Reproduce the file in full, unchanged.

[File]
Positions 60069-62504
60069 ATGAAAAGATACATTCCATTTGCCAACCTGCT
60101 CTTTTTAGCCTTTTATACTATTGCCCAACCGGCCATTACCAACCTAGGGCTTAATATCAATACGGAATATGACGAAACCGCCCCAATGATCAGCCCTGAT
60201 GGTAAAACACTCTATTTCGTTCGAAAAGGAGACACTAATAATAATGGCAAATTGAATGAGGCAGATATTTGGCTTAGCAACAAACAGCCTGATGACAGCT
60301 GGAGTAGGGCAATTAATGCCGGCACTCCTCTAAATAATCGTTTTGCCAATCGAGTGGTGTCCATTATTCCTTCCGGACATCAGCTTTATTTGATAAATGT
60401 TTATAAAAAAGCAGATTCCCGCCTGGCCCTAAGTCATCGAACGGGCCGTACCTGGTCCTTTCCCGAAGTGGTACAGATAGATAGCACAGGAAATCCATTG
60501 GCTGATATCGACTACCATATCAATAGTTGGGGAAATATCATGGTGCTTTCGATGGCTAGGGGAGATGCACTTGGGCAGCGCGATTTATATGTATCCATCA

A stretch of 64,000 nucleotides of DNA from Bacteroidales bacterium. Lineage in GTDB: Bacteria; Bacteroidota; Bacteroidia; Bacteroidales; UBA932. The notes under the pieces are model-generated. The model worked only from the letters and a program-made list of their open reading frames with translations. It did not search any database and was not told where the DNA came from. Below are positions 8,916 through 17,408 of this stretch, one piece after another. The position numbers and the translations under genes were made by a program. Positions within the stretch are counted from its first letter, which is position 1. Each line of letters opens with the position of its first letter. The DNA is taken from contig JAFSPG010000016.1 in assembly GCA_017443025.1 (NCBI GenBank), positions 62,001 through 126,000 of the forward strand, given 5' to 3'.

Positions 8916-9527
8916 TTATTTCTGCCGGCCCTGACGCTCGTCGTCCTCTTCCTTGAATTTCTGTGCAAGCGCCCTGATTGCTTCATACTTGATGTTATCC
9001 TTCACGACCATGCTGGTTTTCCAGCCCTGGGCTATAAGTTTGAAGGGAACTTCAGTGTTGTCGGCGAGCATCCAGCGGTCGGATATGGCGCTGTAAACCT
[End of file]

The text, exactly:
Positions 60069-62504
60069 ATGAAAAGATACATTCCATTTGCCAACCTGCT
60101 CTTTTTAGCCTTTTATACTATTGCCCAACCGGCCATTACCAACCTAGGGCTTAATATCAATACGGAATATGACGAAACCGCCCCAATGATCAGCCCTGAT
60201 GGTAAAACACTCTATTTCGTTCGAAAAGGAGACACTAATAATAATGGCAAATTGAATGAGGCAGATATTTGGCTTAGCAACAAACAGCCTGATGACAGCT
60301 GGAGTAGGGCAATTAATGCCGGCACTCCTCTAAATAATCGTTTTGCCAATCGAGTGGTGTCCATTATTCCTTCCGGACATCAGCTTTATTTGATAAATGT
60401 TTATAAAAAAGCAGATTCCCGCCTGGCCCTAAGTCATCGAACGGGCCGTACCTGGTCCTTTCCCGAAGTGGTACAGATAGATAGCACAGGAAATCCATTG
60501 GCTGATATCGACTACCATATCAATAGTTGGGGAAATATCATGGTGCTTTCGATGGCTAGGGGAGATGCACTTGGGCAGCGCGATTTATATGTATCCATCA

A stretch of 64,000 nucleotides of DNA from Bacteroidales bacterium. Lineage in GTDB: Bacteria; Bacteroidota; Bacteroidia; Bacteroidales; UBA932. The notes under the pieces are model-generated. The model worked only from the letters and a program-made list of their open reading frames with translations. It did not search any database and was not told where the DNA came from. Below are positions 8,916 through 17,408 of this stretch, one piece after another. The position numbers and the translations under genes were made by a program. Positions within the stretch are counted from its first letter, which is position 1. Each line of letters opens with the position of its first letter. The DNA is taken from contig JAFSPG010000016.1 in assembly GCA_017443025.1 (NCBI GenBank), positions 62,001 through 126,000 of the forward strand, given 5' to 3'.

Positions 8916-9527
8916 TTATTTCTGCCGGCCCTGACGCTCGTCGTCCTCTTCCTTGAATTTCTGTGCAAGCGCCCTGATTGCTTCATACTTGATGTTATCC
9001 TTCACGACCATGCTGGTTTTCCAGCCCTGGGCTATAAGTTTGAAGGGAACTTCAGTGTTGTCGGCGAGCATCCAGCGGTCGGATATGGCGCTGTAAACCT